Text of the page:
Glad to see Gentoo-openmoko distro
openmoko at mazikeen.demon.co.uk
Thu Sep 11 01:56:14 CEST 2008
On Wednesday 10 September 2008, Previdi Roberto wrote:
> On Wed, Sep 10, 2008 at 1:22 AM, Al Johnson
> <openmoko at mazikeen.demon.co.uk>wrote:
> > No loss of USE - see the Gentoo Embedded Handbook, in particular this
> > page:
> > http://www.gentoo.org/proj/en/base/embedded/handbook/index.xml?part=1&cha
> Ok, i have read that document, i think you are referring to the part where
> he says
> *"For your runtime system, you'll need a much slimmer/trimmed down setup.
> The files you remove from a normal installed package is why this tree is
> not suitable for compiling against. If you build binary packages while
> installing into your sysroot, then you can use those binary packages in
> conjunction with the INSTALL_MASK variable to trim out most things. See the
> make.conf(5) man page for more information."
> *But i cannot understand a thing: why if i only have one neo, and i don't
> plan to release any overlay or similar to the public, should i choose to
> prepare the binary packages on the desktop and then emerge them from the
> neo? Isn't it the same thing of just syncing the two trees? umh..
> Anyway, i have thought a bit about the available options to keep the
> installation clean.. i came to 2+1 solutions:
> 1) concurrent tree
> we keep 2 different trees, one on the neo and one on the desktop. when we
> want to update, install, remove, destroy any piece of our little gentoo
> thing we just make an operation of "sync-emerge-sync".
> we must make the first sync to import in the desktop any modified
> configuration file, any custom installed lib, or deletion of things..
> the second sync is obviously to transfer the newly updated files on the neo
> - two copies are better than one (simple and up to date backup)
> - you can make the painful "after holiday world update" (which can compile
> for something like one night on slow desktops) and other slow operations
> without keeping the neo connected. just make the first sync and then launch
> the command
> - versioning?
> - eventual neo disconnections during the sync phase are not so terrible, we
> just reconnect and restart the sync..
> - much space occupied
> - the sync can be very slow (because the flash card is slow)
> 2) on-desktop compilation - on-neo installation
> we mount the neo root as sysroot on the desktop (nfs? usbfs?). then we add
> to the mounted tree the missing directories (/usr/portage,
> /var/tmp/portage, /usr/doc and others) which will actually reside on the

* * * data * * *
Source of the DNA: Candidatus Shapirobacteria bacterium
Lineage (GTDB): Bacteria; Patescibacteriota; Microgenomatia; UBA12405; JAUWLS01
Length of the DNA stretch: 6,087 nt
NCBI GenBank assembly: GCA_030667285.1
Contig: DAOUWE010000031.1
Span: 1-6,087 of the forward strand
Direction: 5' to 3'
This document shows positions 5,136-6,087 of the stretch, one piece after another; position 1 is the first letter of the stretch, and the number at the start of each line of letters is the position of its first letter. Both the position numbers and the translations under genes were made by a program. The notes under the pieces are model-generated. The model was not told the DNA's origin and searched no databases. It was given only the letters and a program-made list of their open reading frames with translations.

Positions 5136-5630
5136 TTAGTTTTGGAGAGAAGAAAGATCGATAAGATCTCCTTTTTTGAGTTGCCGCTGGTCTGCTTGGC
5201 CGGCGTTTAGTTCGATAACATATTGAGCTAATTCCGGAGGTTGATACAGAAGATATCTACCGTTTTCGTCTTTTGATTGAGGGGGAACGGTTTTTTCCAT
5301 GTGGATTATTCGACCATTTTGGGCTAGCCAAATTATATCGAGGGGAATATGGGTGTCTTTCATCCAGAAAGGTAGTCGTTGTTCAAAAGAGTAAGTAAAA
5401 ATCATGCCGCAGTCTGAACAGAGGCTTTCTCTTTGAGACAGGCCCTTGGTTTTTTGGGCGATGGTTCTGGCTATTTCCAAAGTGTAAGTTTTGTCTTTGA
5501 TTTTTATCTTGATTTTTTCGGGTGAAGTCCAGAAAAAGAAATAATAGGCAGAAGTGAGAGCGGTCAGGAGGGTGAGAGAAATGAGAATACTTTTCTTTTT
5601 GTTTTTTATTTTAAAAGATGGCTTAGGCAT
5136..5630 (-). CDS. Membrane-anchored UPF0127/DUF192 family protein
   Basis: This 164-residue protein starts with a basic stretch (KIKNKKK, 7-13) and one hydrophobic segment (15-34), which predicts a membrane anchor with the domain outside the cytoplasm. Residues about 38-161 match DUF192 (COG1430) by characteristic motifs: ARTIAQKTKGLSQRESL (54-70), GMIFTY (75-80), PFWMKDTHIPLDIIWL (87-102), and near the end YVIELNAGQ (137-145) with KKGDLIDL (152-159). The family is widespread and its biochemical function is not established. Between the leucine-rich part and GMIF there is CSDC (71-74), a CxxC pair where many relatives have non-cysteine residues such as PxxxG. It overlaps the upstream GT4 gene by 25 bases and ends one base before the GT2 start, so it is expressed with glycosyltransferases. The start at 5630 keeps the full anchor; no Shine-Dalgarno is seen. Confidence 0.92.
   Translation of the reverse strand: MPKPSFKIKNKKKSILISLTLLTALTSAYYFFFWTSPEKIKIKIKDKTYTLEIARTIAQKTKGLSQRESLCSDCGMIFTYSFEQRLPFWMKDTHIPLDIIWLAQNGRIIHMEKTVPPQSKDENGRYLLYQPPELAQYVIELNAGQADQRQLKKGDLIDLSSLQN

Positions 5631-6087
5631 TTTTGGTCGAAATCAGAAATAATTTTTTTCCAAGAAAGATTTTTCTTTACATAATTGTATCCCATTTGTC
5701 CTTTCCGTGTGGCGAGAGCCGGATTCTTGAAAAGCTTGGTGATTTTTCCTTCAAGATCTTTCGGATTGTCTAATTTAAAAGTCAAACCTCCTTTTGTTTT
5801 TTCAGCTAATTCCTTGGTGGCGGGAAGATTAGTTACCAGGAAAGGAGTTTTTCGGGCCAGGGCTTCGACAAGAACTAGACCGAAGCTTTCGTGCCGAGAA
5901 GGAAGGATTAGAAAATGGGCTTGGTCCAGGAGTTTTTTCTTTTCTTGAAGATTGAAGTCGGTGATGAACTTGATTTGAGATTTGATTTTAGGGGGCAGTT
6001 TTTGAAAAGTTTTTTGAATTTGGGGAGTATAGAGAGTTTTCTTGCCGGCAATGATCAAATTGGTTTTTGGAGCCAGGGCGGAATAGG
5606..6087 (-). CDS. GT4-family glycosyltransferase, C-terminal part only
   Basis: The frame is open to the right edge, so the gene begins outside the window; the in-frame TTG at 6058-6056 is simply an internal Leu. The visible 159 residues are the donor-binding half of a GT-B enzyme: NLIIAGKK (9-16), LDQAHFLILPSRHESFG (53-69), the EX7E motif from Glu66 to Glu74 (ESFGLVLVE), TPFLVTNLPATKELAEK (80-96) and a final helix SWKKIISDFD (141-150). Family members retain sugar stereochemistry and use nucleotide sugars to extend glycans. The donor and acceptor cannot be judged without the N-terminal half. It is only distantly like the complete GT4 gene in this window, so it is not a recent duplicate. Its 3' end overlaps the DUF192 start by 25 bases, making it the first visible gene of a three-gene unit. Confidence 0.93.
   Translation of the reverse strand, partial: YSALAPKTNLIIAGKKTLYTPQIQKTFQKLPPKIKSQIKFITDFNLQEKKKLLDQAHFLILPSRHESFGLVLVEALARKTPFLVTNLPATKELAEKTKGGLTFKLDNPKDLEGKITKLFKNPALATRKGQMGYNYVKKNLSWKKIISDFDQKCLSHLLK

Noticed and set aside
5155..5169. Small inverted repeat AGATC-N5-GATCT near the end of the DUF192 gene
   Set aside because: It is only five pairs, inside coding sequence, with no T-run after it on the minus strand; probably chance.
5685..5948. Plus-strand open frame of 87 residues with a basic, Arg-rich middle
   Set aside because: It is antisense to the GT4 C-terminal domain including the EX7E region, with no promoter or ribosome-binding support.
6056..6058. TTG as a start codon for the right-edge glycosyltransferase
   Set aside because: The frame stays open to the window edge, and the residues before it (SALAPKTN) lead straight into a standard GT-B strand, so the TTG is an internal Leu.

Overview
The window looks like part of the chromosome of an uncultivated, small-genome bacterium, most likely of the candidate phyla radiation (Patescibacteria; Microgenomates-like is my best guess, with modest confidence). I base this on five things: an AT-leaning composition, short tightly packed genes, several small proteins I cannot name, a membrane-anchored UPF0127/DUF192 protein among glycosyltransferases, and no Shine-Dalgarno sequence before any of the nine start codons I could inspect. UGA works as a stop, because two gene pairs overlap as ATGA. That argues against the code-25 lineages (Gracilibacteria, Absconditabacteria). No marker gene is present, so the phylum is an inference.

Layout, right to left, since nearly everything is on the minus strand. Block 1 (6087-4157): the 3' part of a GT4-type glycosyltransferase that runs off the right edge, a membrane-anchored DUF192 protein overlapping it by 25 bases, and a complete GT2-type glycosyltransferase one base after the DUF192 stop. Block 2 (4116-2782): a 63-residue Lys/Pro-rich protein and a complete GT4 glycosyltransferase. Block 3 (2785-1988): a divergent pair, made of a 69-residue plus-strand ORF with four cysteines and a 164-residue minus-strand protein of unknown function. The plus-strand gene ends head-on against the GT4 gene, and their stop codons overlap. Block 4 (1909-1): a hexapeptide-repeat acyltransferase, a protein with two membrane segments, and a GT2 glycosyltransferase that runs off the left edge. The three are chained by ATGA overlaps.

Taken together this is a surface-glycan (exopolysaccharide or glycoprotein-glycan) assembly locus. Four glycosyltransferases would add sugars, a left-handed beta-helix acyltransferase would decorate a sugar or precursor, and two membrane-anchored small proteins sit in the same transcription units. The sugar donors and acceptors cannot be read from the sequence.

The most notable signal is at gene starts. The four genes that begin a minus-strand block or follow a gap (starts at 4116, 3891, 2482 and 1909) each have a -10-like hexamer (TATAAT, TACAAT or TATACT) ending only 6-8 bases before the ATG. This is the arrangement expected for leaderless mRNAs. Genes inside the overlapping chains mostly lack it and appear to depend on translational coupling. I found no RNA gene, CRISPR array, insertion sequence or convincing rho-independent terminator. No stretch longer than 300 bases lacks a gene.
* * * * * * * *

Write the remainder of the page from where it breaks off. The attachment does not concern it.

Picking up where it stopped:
> desktop disk. now we have a complete sysroot where we can execute the
> cross-emerge as explained in the guide. after that we simply unmount our
> neo and go out with our freshly updated system.
> - faster, no tedious sync involved
> - less space required on the desktop
> - you must keep the neo connected all the time
> - neo disconnection can cause emerge to fail (but it shouldn't create
> inconsistencies, until the disconnection happens in the installation phase)
> - maybe other problems due to discording user ids or something (?)
> 3) hybrid (my preferred one)
> we keep both the clone tree and the mounting scripts, we mount the neo over
> the clone tree (and complete with the links) when we want a simple and
> wuick update of 2 or 3 packages. But when we must compile the heavy
> 65-packages gnome+qt+apache+openoffice update we just make the sync, launch
> the command and come back after the necessary hours..
> pros: flexibility
> cons: cannot find one (maybe paranoia? personality conflicts? :) )
> please guys tell me what you think about.. maybe there are much simpler
> ways that i forgot or just don't know about..
I think you're making this much harder than it needs to be. It's very much
like the OpenEmbedded situation, except we're using portage to build binary
packages for the Freerunner instead of using bitbake. The desktop is the
repository for the binary packages. On the Freerunner you can
netmount /usr/portage, or keep it local if you have the space to spare, and
sync against the desktop buildhost. Point portage on the freerunner to the
desktop as the binary package repository, and emerge binary packages only.
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